The New Zealand harbour city of Auckland was the setting for the 2015 Australasian Nurse Educators Conference (ANEC), 11–13 November. Maria Baric and I crossed the ‘ditch’ and joined more than 340 fellow nurse educators from Australia and New Zealand for three days of informative, inspiring and thought-provoking sessions on a wide variety of topics. The key message of the conference was ‘co-creating the future’ and this is achieved through strong collaboration between nurses from both clinical and academic settings. ‘Being’, ‘knowing’ and ‘caring’ were the three main themes for the conference and the ANEC organisers consciously chose broad topics in order to encourage a rich and diverse pool of both abstract and poster presentations.

Goodbye paper – hello digital Collegian is now an e-journal Collegian is ACN’s refereed academic journal published in conjunction with Elsevier. As of January 2016 Collegian will be published as an online edition only and all ACN Members will receive their quarterly subscription via email notification. Back issues of Collegian are always available online via the 3LP portal.

3LP allows you to create a learning plan and record your professional development

There was a strong focus on both clinical and undergraduate education. Resilience, leadership and the importance of caring for not only patients but ourselves and each other also featured. Technology within nurse education was also highlighted, including e-learning, clinical simulation and online communities of practice.

opportunity to introduce the Australian College of Nursing’s (ACN) e-portfolio to a wider audience. The e-portfolio function sits within the 3LP program, which allows members to record evidence of their professional development, network with other members though ACN’s communities and access the Katie Zepps Nursing Library.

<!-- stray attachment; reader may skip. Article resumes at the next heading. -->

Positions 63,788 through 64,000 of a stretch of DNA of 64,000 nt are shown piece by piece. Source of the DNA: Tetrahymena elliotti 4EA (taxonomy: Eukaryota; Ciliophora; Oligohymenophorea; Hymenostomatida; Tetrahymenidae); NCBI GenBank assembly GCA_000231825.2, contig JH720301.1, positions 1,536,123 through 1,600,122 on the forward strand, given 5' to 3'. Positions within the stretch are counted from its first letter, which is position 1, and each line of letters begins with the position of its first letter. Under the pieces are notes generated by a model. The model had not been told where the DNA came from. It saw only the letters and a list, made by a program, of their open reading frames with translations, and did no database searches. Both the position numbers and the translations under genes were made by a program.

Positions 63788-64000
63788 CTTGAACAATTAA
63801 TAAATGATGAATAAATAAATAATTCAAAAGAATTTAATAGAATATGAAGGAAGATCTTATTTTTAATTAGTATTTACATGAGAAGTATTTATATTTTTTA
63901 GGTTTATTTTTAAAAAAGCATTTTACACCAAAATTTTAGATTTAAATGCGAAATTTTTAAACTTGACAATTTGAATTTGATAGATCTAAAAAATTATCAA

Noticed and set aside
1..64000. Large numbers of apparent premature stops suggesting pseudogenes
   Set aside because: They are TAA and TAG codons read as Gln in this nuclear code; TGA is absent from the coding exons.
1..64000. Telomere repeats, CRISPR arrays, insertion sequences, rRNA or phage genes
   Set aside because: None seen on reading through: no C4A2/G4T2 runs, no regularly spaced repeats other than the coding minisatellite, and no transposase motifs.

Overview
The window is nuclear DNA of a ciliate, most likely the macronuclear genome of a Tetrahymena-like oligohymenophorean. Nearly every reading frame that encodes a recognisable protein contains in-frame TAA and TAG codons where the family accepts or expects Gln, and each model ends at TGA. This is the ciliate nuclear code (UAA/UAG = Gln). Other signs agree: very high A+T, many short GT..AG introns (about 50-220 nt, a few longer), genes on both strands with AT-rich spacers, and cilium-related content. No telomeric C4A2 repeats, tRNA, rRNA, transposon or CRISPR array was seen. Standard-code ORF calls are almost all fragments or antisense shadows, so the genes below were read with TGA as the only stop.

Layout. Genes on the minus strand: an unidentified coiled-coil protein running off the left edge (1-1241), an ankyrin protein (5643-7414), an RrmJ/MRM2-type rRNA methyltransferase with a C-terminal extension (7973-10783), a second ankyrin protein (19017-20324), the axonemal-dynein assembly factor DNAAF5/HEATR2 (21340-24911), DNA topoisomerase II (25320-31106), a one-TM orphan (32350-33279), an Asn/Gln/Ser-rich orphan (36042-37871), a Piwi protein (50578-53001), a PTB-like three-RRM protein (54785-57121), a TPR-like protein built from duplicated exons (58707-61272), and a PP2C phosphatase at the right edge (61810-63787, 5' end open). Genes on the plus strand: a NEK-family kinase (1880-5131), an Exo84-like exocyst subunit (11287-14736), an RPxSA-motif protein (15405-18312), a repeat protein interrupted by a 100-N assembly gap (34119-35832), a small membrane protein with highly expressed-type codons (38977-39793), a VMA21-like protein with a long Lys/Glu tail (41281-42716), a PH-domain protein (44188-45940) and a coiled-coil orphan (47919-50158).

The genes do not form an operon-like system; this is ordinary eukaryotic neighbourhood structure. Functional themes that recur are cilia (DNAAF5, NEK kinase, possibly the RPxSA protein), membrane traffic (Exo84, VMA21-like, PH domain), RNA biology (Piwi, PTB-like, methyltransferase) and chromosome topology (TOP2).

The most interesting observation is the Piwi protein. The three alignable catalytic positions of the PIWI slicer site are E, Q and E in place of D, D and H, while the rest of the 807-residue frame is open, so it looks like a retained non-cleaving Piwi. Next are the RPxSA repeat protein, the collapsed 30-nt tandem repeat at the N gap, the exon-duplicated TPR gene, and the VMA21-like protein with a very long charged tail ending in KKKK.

I was fortunate to have an abstract accepted on the topic of e-portfolios, which I presented on the final day of the conference. Professional portfolios have three main uses within a nursing context. These are demonstration of competence measured against professional practice standards, documented evidence of professional development within context of practice, and showcasing professional achievements. The presentation gave me the

E-portfolios are currently being used by many university students as part of their undergraduate and postgraduate courses and, as technology becomes more embedded in our everyday lives, their popularity and use will continue to grow within the nursing community. Read more about 3LP on the ACN website.

ACN Nurse Educators Maria Baric and Sharron Smyth-Demmon

For more information regarding the changes to the Collegian subscription please contact Publications Team via publications@acn.edu.au.


Advertorial